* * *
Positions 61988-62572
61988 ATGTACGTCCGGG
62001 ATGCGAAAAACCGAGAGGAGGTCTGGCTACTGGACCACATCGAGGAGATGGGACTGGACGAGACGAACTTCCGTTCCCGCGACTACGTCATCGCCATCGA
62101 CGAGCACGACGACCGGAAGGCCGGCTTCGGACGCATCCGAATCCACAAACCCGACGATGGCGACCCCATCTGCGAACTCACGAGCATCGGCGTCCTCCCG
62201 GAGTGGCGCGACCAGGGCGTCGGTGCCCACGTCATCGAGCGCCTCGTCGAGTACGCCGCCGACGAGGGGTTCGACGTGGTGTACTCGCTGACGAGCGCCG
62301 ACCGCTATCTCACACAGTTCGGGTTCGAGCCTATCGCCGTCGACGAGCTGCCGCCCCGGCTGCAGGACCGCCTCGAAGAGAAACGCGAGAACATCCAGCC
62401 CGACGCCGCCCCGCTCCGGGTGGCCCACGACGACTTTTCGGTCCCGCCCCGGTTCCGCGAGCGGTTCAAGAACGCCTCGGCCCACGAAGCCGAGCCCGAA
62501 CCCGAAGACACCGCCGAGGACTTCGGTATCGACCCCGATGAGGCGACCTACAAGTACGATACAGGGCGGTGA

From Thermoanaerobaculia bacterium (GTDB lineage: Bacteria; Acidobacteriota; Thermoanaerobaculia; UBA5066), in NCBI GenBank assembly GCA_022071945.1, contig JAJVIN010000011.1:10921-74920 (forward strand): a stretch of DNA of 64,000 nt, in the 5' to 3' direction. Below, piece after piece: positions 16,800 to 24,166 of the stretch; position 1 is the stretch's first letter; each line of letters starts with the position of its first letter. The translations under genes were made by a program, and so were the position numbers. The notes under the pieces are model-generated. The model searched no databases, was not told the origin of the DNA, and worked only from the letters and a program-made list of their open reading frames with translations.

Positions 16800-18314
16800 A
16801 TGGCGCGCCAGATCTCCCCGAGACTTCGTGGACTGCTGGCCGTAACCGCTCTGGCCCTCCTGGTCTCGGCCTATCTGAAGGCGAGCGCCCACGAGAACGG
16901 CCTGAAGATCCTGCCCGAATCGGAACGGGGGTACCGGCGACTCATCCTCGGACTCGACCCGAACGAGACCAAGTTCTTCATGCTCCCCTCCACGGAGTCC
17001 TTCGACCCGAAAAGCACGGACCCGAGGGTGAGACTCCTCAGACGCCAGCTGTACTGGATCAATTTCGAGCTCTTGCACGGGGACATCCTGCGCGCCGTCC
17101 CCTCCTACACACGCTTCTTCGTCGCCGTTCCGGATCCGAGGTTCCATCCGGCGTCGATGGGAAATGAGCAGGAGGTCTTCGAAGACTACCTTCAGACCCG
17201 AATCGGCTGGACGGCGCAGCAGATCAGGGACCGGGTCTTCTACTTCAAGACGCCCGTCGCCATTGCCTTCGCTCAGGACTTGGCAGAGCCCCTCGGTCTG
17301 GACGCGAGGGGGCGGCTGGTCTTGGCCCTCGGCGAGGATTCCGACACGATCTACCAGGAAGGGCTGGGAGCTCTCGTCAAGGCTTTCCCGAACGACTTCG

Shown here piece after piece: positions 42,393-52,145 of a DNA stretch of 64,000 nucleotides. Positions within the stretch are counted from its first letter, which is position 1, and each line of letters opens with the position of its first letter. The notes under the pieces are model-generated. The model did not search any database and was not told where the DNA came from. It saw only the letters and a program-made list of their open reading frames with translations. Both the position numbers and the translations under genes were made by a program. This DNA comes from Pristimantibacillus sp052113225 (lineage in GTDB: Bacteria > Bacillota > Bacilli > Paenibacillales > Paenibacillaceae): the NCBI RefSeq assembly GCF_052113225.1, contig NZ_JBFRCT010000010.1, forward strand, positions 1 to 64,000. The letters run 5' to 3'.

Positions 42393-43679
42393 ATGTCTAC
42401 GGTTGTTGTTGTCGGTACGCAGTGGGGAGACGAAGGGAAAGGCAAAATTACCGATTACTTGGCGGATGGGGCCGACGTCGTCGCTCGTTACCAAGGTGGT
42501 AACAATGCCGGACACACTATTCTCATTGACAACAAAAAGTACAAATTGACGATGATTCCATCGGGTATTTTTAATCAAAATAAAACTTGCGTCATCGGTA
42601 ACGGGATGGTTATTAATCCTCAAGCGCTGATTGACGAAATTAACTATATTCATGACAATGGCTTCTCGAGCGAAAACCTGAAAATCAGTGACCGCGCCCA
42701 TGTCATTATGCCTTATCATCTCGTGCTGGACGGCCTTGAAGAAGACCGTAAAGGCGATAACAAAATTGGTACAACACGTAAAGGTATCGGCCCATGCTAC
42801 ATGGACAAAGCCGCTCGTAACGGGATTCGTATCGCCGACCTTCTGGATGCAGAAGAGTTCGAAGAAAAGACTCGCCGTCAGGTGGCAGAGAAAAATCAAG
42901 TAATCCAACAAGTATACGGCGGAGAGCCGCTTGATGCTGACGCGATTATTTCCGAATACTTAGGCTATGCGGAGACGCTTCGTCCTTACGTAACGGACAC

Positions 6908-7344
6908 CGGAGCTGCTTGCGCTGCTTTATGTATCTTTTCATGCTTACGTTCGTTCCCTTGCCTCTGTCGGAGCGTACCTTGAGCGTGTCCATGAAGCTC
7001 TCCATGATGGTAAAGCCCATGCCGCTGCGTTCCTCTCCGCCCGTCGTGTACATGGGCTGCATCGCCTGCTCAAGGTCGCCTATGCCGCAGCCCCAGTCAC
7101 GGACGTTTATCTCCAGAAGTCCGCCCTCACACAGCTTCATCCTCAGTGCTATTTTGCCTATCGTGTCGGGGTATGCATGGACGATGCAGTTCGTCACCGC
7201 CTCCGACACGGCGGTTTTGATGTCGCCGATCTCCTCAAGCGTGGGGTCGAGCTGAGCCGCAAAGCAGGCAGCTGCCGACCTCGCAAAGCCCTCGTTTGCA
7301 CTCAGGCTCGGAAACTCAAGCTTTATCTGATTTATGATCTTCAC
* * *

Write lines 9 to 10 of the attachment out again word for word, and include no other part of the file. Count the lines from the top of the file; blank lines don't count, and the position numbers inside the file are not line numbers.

From Thermoanaerobaculia bacterium (GTDB lineage: Bacteria; Acidobacteriota; Thermoanaerobaculia; UBA5066), in NCBI GenBank assembly GCA_022071945.1, contig JAJVIN010000011.1:10921-74920 (forward strand): a stretch of DNA of 64,000 nt, in the 5' to 3' direction. Below, piece after piece: positions 16,800 to 24,166 of the stretch; position 1 is the stretch's first letter; each line of letters starts with the position of its first letter. The translations under genes were made by a program, and so were the position numbers. The notes under the pieces are model-generated. The model searched no databases, was not told the origin of the DNA, and worked only from the letters and a program-made list of their open reading frames with translations.

Positions 16800-18314